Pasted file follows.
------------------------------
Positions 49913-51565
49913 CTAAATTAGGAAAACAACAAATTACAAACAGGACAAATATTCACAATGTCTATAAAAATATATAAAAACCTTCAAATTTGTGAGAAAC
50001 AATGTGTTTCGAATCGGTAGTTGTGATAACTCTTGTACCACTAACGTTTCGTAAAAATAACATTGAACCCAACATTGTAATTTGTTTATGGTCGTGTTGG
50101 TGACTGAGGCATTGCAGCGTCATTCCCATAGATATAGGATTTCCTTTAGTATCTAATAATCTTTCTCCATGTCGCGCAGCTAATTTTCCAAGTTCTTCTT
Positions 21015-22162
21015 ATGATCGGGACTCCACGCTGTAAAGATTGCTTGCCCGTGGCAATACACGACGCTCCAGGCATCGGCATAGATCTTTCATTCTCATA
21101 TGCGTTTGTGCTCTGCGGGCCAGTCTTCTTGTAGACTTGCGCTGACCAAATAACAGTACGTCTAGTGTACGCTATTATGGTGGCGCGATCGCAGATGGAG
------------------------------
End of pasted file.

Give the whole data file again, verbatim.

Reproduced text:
Positions 49913-51565
49913 CTAAATTAGGAAAACAACAAATTACAAACAGGACAAATATTCACAATGTCTATAAAAATATATAAAAACCTTCAAATTTGTGAGAAAC
50001 AATGTGTTTCGAATCGGTAGTTGTGATAACTCTTGTACCACTAACGTTTCGTAAAAATAACATTGAACCCAACATTGTAATTTGTTTATGGTCGTGTTGG
50101 TGACTGAGGCATTGCAGCGTCATTCCCATAGATATAGGATTTCCTTTAGTATCTAATAATCTTTCTCCATGTCGCGCAGCTAATTTTCCAAGTTCTTCTT
Positions 21015-22162
21015 ATGATCGGGACTCCACGCTGTAAAGATTGCTTGCCCGTGGCAATACACGACGCTCCAGGCATCGGCATAGATCTTTCATTCTCATA
21101 TGCGTTTGTGCTCTGCGGGCCAGTCTTCTTGTAGACTTGCGCTGACCAAATAACAGTACGTCTAGTGTACGCTATTATGGTGGCGCGATCGCAGATGGAG